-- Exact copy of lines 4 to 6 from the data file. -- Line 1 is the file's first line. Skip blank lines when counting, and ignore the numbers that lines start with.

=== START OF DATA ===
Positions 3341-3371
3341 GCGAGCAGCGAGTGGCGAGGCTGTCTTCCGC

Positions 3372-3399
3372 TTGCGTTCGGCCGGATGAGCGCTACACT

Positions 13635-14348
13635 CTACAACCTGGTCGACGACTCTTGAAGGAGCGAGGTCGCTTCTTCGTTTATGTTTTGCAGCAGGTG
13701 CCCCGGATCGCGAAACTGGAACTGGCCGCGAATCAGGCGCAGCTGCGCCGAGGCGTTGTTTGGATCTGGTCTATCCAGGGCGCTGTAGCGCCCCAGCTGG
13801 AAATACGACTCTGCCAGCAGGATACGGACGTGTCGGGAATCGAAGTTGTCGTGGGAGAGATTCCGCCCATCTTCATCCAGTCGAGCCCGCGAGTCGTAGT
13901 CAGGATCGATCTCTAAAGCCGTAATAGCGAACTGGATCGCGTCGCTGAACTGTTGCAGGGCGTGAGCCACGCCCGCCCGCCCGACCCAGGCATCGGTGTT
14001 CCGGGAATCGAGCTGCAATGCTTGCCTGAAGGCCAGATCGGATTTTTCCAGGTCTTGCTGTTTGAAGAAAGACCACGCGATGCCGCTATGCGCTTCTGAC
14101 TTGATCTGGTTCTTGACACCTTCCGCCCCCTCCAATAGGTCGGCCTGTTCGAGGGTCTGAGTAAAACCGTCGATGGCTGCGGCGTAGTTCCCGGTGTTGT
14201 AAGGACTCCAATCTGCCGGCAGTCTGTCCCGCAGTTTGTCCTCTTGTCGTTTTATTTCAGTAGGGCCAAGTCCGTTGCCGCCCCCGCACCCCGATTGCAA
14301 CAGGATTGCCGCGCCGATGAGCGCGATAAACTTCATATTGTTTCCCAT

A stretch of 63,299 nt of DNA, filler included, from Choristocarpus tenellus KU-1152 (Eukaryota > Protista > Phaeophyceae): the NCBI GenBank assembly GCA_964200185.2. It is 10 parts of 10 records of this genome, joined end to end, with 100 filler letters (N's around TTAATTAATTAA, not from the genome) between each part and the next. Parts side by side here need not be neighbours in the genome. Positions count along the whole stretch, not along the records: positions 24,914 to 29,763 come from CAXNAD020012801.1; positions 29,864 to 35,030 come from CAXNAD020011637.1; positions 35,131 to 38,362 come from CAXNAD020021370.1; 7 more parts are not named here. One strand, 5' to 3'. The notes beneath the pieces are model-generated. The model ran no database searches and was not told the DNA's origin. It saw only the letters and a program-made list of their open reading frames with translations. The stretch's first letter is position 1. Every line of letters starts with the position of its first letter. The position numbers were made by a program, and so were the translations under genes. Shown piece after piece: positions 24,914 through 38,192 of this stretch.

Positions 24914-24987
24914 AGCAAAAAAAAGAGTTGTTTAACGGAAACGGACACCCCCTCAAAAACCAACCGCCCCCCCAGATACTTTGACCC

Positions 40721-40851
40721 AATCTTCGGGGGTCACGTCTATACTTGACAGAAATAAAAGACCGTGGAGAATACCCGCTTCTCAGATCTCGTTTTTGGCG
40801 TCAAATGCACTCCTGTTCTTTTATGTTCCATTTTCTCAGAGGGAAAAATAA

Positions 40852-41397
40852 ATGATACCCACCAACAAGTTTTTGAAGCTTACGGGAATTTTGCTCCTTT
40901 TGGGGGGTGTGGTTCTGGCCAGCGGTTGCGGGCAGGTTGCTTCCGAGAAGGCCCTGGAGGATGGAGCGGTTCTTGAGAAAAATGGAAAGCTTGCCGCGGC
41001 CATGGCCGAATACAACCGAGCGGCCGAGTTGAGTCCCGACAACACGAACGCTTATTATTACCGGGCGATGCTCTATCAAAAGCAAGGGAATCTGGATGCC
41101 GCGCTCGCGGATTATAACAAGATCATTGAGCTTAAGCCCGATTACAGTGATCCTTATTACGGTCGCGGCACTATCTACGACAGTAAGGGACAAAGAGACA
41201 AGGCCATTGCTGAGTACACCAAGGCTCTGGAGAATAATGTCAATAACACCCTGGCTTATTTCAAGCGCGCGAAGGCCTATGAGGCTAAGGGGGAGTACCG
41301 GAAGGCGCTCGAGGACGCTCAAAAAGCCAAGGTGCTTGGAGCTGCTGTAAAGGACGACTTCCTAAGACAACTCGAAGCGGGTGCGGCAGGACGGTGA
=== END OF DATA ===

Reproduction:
3372 TTGCGTTCGGCCGGATGAGCGCTACACT

Positions 13635-14348
13635 CTACAACCTGGTCGACGACTCTTGAAGGAGCGAGGTCGCTTCTTCGTTTATGTTTTGCAGCAGGTG